Perth were disciplined, tactically sound, sensibly aggressive, and only 10 minutes from a triumph, as their coach lamented after the match.

But 10 minutes can be an eternity in a football match, just ask a certain other Ferguson in Manchester, about that after the 4-4 draw with Everton.

Brisbane were not at their best, Perth’s tactics had a bit to do with that, and my pet hate, poor playing surfaces for important matches, also had considerable effect.

Conditions were not conducive to quick, assured ball movement, one- and two-touch passing, and creating opportunities in tight areas through mobility and accuracy, and they were key areas of prospective advantage for Brisbane.

Sure it’s the same for both sides, and the high stakes and close nature of the game gloss over some facets, but I can’t help feeling that asking teams to play on a less than ideal surface is in some way cheating them and the paying spectator.

My old man said to me the day before the game that the final should be played at a neutral venue.

‘‘Don’t be silly,’’ I countered.

‘‘That would take away the deserved advantage of finishing top two.’’ But maybe he has a case.

I still believe the first team through to the grand final should host it, perhaps on the provisos that the ground capacity is large enough and that their pitch is untouched by any event for at least two weeks before the match.

I acknowledge that is a difficult ask, given dual occupancy, ACL commitments, etc, but the other codes do not rely on the actual playing surface to the extent football does to provide optimum performance and entertainment.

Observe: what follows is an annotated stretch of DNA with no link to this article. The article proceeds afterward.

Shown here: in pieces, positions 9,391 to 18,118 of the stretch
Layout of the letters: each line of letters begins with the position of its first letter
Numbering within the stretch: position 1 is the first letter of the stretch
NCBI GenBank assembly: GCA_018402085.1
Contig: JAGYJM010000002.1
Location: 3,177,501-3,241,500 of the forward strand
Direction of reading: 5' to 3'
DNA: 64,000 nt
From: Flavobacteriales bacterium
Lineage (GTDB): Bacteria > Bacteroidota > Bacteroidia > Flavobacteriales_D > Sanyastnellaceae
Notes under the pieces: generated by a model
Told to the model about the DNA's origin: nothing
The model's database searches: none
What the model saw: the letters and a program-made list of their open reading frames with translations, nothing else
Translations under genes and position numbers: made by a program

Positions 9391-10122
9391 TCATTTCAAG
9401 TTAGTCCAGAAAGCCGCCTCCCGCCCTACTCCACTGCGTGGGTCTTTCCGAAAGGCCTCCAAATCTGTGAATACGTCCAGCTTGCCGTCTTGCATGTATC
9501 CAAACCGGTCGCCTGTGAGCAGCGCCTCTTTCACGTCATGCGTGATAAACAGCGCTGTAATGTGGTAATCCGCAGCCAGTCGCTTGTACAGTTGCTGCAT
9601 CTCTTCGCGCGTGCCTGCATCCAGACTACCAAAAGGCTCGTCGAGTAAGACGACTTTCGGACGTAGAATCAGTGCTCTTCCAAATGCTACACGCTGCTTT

Having said all that, and despite a valiant Perth Glory, and the controversial last-minute penalty, the right team won the grand final.

For 80 minutes it looked like the experienced pros in the Perth side might just hold sway. Danny Vukovic was top-notch in goal, captain Jacob Burns controlled the battle in midfield with stellar help from Irishman Liam Miller, swapping his usual silky contribution for 90 minutes of hard yakka.

Billy Mehmet led the line really well, using his physical presence to great effect.

Central defenders Bas Vandenbrink and Steve Pantelides were good for 80 minutes.

You’ll note that most of those mentioned attracted attention for stoic defending or combative discipline.

Smeltz battled bravely with a nasty injury, but Perth’s goal came from a deflected cross, and it is difficult to recall Brisbane goalkeeper Michael Theoklitos having to make a save.

Brisbane wore Perth down, and when coach Ange Postecoglou made substitutions, and allowed Thomas Broich to operate centrally, the game changed.

Broich had threatened sporadically, Besart Berisha had cut a frustrated peripheral figure, but when crunch time arrived the best supplier, and the most prolific finisher, in the A-League stood up.

Make no mistake, the Dean Heffernan dismissal and the penalty decision – which was correct, by the way – did not decide this match. There was only ever going to be one winner after Brisbane’s equaliser.

Well done to the Roar and commiserations to Perth.

Fingers crossed for Jets fans, one way or another it should be quite a news week.